Tether's Controversial Loan Resumption
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Tether Holdings has restarted its lending program, distributing its stablecoins to customers, in a notable reversal from its announcement last year to cease this practice.
The latest quarterly update from the cryptocurrency firm highlighted an increase in its assets from loans – $5.5 billion as of June 30, a rise from $5.3 billion from the previous quarter. This uptick was acknowledged by a company representative who confirmed new loans were made.
Tether Holdings, headquartered in the British Virgin Islands, describes these as secured loans but offers minimal details about the loan recipients or accepted collateral. These loans are provided and denominated in Tether tokens.
Stablecoins, including tether, serve as foundational elements in the cryptocurrency market. The central idea is that for every coin, the issuer ensures a redemption value of $1, striving to show they have the necessary reserves to honor this.
However, the lending operations of Tether Holdings raise concerns for the broader crypto community. While a significant portion of their listed assets are Treasury bills – easily convertible to dollars – the nature of loans introduces uncertainties. The company can't guarantee loan repayments, nor can it ensure the viability of selling the loans or the sufficiency of held collateral.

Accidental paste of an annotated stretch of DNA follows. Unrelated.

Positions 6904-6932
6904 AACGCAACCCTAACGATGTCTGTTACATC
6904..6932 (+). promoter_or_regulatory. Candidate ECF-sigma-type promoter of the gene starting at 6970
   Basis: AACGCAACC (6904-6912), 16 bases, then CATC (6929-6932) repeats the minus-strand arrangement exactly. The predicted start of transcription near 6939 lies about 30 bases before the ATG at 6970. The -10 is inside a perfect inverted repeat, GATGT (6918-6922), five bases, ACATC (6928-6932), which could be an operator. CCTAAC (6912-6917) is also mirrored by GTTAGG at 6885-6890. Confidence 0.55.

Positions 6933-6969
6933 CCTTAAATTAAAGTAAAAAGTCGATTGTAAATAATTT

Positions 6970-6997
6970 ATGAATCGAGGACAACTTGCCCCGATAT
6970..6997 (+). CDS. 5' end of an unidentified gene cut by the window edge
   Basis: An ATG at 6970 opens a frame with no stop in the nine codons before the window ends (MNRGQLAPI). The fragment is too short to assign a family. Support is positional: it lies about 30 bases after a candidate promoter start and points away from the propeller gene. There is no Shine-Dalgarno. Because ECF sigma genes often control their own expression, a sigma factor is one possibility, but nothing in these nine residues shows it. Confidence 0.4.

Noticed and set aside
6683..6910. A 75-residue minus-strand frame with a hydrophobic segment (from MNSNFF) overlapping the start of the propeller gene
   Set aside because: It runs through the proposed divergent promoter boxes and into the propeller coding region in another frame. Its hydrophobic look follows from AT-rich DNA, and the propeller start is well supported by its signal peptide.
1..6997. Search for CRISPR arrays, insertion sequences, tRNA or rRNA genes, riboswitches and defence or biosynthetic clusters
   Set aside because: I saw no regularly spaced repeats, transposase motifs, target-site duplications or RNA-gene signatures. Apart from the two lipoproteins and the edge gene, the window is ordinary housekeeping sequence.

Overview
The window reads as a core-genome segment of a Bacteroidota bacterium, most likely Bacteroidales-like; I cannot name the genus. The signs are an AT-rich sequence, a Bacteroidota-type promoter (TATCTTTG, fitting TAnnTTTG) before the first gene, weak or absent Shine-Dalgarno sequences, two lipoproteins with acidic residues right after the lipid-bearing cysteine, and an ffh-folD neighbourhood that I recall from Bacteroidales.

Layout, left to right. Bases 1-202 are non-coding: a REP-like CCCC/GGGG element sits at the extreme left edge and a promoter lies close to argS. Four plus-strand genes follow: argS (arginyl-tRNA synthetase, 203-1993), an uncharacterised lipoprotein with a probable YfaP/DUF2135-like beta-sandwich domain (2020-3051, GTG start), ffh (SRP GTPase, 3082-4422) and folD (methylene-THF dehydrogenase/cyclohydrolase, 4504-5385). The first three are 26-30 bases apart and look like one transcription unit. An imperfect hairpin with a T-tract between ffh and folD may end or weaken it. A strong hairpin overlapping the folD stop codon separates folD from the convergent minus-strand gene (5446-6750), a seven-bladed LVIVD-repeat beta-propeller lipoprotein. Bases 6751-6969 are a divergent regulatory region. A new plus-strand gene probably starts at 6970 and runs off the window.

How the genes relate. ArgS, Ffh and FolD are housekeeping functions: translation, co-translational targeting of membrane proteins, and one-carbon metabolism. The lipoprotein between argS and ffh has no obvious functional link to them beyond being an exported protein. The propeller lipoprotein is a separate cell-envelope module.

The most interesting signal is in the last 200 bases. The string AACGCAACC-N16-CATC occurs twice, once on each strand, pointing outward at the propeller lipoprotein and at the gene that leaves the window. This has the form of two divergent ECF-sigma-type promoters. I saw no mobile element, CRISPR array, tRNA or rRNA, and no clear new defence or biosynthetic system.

This renewed lending venture deviates from their December 2022 stance of aiming to wind down all secured loans in 2023. As explained by company spokeswoman Alex Welch, “In Q2 2023, upon receiving loan requests from trusted, long-term clients, we chose to fulfill them.” She further added that all loans would be phased out by 2024. Their goal is to shield clients from liquidity shortages and potential collateral sales at possible loss-making prices.
Welch did not delve into specifics about the reasons clients might need to offload collateral at suboptimal prices or if the company issued new loans to avert client defaults on existing ones. The lack of audited financial statements and a comprehensive balance sheet makes it challenging to gauge Tether's financial stability.
Interestingly, the tether token lending practice contradicts some company disclosures, which hinted at tether issuance only upon receiving currencies like the dollar.
As of September 2022, Tether Holdings had a modest capital buffer of $250 million, about 0.4% of assets, with loans constituting 9%. Twice in that year, the tether token price dipped below the $1 benchmark, indicating investor concerns about redemption capabilities during turbulent times.
By the current year, the company's capital buffer surged to $3.3 billion, or 3.8% of total assets. While the firm asserts that their secured loans are backed by liquid assets, they remain tight-lipped about the nature of these assets and if they encompass cryptocurrencies.
Given that Tether tokens are non-interest bearing, the company stands to gain by placing funds in secure, interest-yielding instruments like Treasurys. This makes lending, which generally attracts higher rates than Treasurys, a potentially lucrative venture.
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